My Tour de Fire

The ride last Saturday was full of ups and downs. Literally and figuratively. I signed up a few weeks ago for the 38 mile ride. The options were 20 miles, 38 miles, 60 miles, 74 miles, and 100 miles. I figured 38 would be relatively easy. I was wrong!

I`m not sure about you, but I tend to estimate how challenging something will be before I actually do it. As for the 38 mile TDF, I knew the terrain and I knew what it meant to be in a group race. Races like this aren`t races where you compete to win, but rather participate in in order to complete for some sort of self gratification and sometimes to raise funds for a good cause. TDF is an annual event, raising money for the Nevada Childhood Cancer Foundation. In other words, cyclists who sign up for races like this will normally ride at a moderate speed. Riding in a group normally makes it easier to keep a steady pace as you will almost always be able to benefit from being behind someone. I was planning on drafting as much as possible and should therefore be able to ride with less effort than when I`ve been on solo rides. I did a 42 mile solo ride a couple of weeks ago with no big issues. 38 miles in a group should be no big deal. Did I mention I was wrong?

I drove to the start area early in the morning. My scheduled start time was 7:30 AM. I drove where the route was so I saw the terrain. It sure seemed a lot hillier than I remembered! 7:30AM exactly and we were sent off. I started in the back of the field that consisted of 100-150 riders, young, old, men, women, small, big. A diverse group indeed. After a mile or so, the field had stretched out more than I expected. A fast group took off in the front and a slower group remained in the back. I felt that the slower group was a little too slow and that if I decided to stay with them, I would take too long getting through the 38 miles. From Boulder Beach up towards Calville Bay, the terrain is like a roller coaster. Up and down, mostly up. It`s practically never flat. I climbed and I climbed and soon found myself in no mans land, in between the fast group and the slow group. It was windy. I was riding against the wind up hill for 11 miles where the first rest stop was. I felt pretty good, but I was going slow. By the time I left the rest stop I had already taken an hour. Not good. At least the turnaround should be only 8 more miles up the road. Since I had climbed so much already and since I was riding against the wind, it should be a lot easier gong back again. I didn`t happen to mention I was wrong, did I?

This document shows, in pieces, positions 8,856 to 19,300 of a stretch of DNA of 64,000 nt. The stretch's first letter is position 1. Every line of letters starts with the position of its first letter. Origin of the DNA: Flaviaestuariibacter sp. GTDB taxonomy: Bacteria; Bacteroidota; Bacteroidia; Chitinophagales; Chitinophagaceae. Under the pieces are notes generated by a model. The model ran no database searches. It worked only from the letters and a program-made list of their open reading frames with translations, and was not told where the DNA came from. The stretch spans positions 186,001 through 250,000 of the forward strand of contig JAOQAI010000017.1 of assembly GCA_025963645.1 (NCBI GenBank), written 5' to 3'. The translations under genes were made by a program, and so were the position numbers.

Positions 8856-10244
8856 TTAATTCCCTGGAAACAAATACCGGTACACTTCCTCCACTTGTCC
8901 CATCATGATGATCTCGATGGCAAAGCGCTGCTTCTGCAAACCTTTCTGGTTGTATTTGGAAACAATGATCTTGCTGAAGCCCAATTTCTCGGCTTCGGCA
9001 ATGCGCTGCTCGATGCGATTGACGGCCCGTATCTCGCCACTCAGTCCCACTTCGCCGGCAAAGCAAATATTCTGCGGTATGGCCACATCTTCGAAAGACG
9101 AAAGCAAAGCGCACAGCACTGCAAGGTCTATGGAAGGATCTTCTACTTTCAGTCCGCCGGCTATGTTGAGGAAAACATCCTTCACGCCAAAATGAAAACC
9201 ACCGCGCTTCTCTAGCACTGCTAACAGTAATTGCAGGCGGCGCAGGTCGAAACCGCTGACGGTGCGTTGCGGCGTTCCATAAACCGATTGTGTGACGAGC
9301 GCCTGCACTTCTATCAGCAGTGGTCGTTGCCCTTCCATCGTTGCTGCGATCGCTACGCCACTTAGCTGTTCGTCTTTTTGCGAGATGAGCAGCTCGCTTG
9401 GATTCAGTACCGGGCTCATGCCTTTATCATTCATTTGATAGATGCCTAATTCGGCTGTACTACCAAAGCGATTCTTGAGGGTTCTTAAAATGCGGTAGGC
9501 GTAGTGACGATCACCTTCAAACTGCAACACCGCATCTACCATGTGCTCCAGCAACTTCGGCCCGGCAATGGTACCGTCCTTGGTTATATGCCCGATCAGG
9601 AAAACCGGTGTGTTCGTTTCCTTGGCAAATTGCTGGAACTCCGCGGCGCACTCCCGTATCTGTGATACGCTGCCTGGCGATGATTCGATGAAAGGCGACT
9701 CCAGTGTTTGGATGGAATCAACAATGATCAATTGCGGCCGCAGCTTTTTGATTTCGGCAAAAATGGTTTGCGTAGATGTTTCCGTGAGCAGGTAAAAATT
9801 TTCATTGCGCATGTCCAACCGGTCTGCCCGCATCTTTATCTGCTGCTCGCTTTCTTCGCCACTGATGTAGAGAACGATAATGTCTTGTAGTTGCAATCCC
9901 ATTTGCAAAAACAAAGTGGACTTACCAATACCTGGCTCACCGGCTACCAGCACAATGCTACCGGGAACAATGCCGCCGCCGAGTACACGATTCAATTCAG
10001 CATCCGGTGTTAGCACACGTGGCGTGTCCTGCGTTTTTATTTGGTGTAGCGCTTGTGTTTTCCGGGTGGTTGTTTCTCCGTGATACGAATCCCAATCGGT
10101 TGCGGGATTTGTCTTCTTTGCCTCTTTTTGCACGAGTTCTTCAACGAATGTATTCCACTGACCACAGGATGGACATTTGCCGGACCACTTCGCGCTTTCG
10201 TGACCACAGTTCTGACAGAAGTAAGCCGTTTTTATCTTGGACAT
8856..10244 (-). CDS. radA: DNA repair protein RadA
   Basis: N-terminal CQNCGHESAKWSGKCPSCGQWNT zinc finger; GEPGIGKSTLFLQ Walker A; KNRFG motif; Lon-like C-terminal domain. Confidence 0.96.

After the rest stop it kept going up and up, the wind turned too. I was no longer riding directly against the wind, but diagonally against the wind. This made it tougher to keep the balance and I was going even slower. Riders kept passing me at an alarming rate. They were going much faster than me. I was past by a guy who was in his 60s on a 30 year old bike. He was pedaling along wearing sneakers. I did manage to stay with him for a while, but had to see him get away from me after a few miles. It was pretty discouraging to see that so many cyclists were in so much better form than me. I kept repeating to myself that I had only been in training for 7 weeks (I went on my first training ride on March 13, 2010), but it didn`t really make me feel any better.